The European heritage of the Greenlandic people
It is well-known that the Greenlandic population mainly has Inuit ancestry, and that many Greenlanders also have some European ancestry. A new genetic study, just published in the journal Current Biology and led by researchers from Denmark and Greenland, investigated the sources and timing of the European ancestry present in Greenlanders today.
Focus and background of the study
Historical records show that over the past few hundred years the Greenlandic Inuit population has had contact with people from many different European countries, including whalers from the Netherlands and Portugal, missionaries from Germany and Norway and through colonization by first Norway-Denmark and then Denmark. And it is a common belief based on stories and traditions that Dutch whalers and other non-Danish Europeans are strongly represented among the ancestors of the present day Greenlanders. However, no-one knows for sure which European countries the European ancestors of the Greenlanders came from. The new study looked into this by analysing genetic data from nearly 10% of Greenlanders and individuals from 14 different European countries using new sophisticated statistical methods developed by a collaborator in the UK.
Research questions inspired by local curiosity
- “It was a fun study because it was motivated by what people in Greenland are curious about. We had outreach events in Greenland prior to and after analysis of the results, and it was amazing to experience how engaged people are in their families’ stories and ancestry. Also, many Greenlanders had recently taken DNA ancestry tests via private companies, but were not always entirely sure how to interpret their reported ancestry, which can be quite tricky in a unique population such as Greenland”, says co-first author Ryan Waples from Department of Biology, University of Copenhagen.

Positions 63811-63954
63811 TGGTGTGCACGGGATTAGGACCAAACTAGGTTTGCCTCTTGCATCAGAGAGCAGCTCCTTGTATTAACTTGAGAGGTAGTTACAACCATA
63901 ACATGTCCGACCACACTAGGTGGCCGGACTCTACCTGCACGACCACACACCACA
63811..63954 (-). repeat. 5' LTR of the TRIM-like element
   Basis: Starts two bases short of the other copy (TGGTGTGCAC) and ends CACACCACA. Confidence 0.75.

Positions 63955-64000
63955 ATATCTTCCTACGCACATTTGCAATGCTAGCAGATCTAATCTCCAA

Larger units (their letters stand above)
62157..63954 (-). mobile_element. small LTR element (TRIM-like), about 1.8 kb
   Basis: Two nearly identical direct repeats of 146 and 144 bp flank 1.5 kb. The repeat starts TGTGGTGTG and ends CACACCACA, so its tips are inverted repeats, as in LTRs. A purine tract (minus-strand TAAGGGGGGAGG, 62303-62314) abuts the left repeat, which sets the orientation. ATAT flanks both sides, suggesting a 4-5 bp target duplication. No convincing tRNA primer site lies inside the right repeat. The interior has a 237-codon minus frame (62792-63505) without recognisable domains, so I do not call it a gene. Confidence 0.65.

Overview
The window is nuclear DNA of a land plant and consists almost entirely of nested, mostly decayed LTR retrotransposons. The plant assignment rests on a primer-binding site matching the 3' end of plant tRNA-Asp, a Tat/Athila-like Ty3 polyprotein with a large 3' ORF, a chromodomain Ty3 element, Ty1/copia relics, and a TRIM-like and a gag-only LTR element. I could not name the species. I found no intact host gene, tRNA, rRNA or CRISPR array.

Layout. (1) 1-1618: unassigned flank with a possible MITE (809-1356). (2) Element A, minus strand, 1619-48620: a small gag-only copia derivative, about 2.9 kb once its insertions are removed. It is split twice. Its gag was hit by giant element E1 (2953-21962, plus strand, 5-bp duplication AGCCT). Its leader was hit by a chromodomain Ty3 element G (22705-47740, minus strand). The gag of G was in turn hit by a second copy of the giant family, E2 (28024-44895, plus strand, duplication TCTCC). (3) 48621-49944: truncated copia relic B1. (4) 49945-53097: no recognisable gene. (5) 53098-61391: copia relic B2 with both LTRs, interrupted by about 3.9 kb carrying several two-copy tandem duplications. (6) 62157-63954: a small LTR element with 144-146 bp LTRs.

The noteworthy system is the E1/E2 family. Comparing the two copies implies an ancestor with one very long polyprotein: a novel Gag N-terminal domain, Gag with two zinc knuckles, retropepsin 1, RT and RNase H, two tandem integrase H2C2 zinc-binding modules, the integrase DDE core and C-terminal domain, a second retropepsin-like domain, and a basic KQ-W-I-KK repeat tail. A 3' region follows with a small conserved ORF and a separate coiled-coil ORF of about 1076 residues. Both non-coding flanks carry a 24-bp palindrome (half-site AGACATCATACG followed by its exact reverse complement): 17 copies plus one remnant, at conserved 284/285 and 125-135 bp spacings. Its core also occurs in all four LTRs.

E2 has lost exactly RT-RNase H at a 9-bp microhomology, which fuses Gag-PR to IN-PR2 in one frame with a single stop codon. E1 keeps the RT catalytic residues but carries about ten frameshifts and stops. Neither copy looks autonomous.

One of the things that became clear at the outreach events was that many thought that whalers, including the Dutch, would constitute a substantial amount of their European ancestors. However, the study found little genetic ancestry originating from the Netherlands, Portugal and Germany. Instead, the analyses suggest that the far majority (98%) originates from admixture with Danes within the past few generations. Norway was the next largest contributor, with substantially less ancestry than Denmark.
However, what DNA does not show, is the diversity of the European cultural influence that to can be seen in modern, Greenlandic culture too this day: The Moravian christmas star in every window during Christmas, folk music and dance - the Kalattut, and colourful glass beads in the national costume to name just a few things that came from different parts of Europe. These aspects have been reinvented in the local context as elements in a distinctly Greenlandic culture.
Answers reached by collaboration
Co-first-author Aviaja Hauptmann from Greenland University agrees:
- “This study has been a great example of a scientific collaboration between experts from both Greenland and Denmark, where Greenlandic perspectives could be included from beginning to end. This also meant that the genetic results could be understood in their historical context, which lead to interesting results that can be one of several pieces to understand our history and how it has impacted us as a people.”
The study was a large collaborative project with contributions from researchers from University of Copenhagen, Ilisimatusarfik (The University of Greenland), Nunatta Katersugaasivia Allagaateqarfialu (Greenland National Museum and Archives), University College London, Steno Diabetes Center Copenhagen and University of Southern Denmark.